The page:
Within this context, and by comparison with the last decade of the eighteenth century, at first glance the Gothic seems to have lost its popularity. Yet, in truth, the Gothic has merely shifted in focus to better reflect the spirit of the age. In this sense, for Alexandra Warwick, the Victorian facet of the Gothic represents “the translation of Gothic to new locations: first to a bourgeois domestic setting, and second to the urban environment.” (Victorian Gothic 30) She explains that in the former the home is no longer a place of safety and peace, but rather a space charged with an ambivalence and even ambiguity which is strictly related to the role women in general, and female writers in particular, occupied in Victorian society, as it becomes apparent in the works of the Brontë sisters for example. (30-31) In turn, the latter shift has to do with a popular, if less well-remembered, series of instalments called The Mysteries of London, by G. W. M. Reynolds. In this case, the city itself seems to be gothicized, since the Gothic is “the texture and experience of the modern city”. (31-32)

In a work which draws parallels between the political discourse of the nineteenth century, once a young queen Victoria ascends to the throne, and the general similar patterns Gothic heroines follow in the works of famous authors in the Victorian age, Alison Milbank draws almost identical conclusions as Alexandra Warwick. In an age which is obsessed with ghosts and the dead, Milbank confirms that the locus of the Gothic has changed to a real space; as she points out, the consciousness now “inhabits an actual house.” (164) Yet this does not mean that the Gothic in the Victorian Age narrowed its focus only to the haunted mind or the haunted house, rather that “the mind taken alone [has] become another barrier to be breached”, a motif which is “reworked through an even more thoroughgoing existential focus on the human spirit trapped in a spectral but material universe.” (Ibid.) In her opinion, the meaning of Victorian Gothic revolves around the center figure of the heroine, without whose “entrapment and liberation, the Victorian Gothic suggests overall, the ‘real’ is drained of meaning, and the negative natural supernaturalism finally offers no way to connect the hunted mind with an equally haunted society.” (Ibid.)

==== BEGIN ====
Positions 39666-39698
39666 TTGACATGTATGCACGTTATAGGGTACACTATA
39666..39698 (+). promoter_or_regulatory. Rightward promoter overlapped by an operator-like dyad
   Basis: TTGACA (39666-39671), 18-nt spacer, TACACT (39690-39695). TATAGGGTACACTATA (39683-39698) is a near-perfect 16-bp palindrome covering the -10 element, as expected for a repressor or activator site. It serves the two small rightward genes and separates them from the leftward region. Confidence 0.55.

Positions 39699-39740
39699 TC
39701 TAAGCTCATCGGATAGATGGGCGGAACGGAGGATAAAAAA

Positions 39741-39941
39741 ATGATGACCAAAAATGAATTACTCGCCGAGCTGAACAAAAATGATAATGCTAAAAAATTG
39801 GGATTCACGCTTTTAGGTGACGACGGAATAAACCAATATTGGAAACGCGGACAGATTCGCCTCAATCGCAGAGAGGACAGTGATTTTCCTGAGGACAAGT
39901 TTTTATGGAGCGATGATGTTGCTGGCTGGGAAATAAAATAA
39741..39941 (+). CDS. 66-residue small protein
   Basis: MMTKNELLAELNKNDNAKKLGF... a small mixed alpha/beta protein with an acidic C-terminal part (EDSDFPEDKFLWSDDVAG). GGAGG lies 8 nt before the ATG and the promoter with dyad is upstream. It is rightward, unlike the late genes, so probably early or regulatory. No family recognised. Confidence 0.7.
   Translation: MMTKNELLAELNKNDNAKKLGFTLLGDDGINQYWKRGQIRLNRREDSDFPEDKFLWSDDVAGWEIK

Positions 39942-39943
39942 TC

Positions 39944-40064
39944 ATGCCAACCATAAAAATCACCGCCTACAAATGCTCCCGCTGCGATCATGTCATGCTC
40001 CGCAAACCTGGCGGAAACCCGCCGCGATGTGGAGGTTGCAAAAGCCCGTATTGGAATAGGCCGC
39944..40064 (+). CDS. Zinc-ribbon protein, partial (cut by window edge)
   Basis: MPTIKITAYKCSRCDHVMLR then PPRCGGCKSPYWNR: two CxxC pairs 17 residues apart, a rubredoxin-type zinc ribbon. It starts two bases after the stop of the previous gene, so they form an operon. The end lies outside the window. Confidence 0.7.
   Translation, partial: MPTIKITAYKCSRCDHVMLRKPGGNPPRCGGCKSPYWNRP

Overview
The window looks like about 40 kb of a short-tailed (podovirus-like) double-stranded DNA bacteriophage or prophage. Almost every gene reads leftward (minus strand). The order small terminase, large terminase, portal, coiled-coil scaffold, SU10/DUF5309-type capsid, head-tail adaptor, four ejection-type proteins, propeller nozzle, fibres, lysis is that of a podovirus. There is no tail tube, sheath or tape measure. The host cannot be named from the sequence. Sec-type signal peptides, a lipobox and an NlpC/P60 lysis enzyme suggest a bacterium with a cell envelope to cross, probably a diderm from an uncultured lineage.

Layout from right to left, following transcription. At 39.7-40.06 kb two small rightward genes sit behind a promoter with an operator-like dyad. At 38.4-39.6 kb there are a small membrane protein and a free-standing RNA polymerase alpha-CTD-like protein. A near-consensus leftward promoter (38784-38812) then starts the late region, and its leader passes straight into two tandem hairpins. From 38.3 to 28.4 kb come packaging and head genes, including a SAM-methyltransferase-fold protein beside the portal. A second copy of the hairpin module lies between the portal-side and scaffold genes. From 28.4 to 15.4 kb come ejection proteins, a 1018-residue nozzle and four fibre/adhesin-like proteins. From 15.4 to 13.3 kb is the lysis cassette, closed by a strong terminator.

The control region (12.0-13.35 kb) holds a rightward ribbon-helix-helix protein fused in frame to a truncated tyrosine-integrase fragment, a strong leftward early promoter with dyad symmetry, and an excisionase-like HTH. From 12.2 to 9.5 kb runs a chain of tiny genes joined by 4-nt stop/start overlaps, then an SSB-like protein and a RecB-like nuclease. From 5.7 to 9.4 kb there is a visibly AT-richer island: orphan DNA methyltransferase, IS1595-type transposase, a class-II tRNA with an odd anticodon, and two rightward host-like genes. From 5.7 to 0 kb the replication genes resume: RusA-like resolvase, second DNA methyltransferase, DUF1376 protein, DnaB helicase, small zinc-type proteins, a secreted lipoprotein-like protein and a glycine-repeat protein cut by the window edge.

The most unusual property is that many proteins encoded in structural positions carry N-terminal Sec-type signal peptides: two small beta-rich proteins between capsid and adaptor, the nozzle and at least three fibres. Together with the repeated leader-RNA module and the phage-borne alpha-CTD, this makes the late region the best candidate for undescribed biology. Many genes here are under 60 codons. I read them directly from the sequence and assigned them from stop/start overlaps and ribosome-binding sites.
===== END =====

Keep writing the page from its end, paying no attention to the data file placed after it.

The late nineteenth century is also the moment when some of the concepts that will influence Gothic and Gothic criticism the most take shape. As Alexandra Warwick claims, towards the end of this century “the last of the great Victorian Gothic writers is beginning his work, not in London, but in Vienna.” (Victorian Gothic 36) Sigmund Freud, as the father of psychoanalysis, has postulated notions which have intertwined with the Gothic and have dominated theoretical writing in this field for the better part of the twentieth century. In fact, the same Warwick suggests that the link between Freudian and Gothic works is so strong that they naturally allow a reversed and reversible reading. Both, she claims, can be interpreted as interrogations of the influence of the past on the present, and, in this light, Freud’s works are permanently concerned with death, survival and revival, thus expressing the “Victorian idea that we are, individually and collectively, haunted from within and by ourselves”. (Victorian Gothic 36) Concepts such as the uncanny or the double, which will be analyzed in detail in the following subchapter, are now considered staples of both Freudian and Gothic studies. As further explanation, Avril Horner underlines the fact that many critics have adopted this terminology as it allows them to “read texts as codified forms of instinctual drives and mechanisms of repression” (Unheimlich 288); this sums up the most popular critical approach to the Gothic in the twentieth century.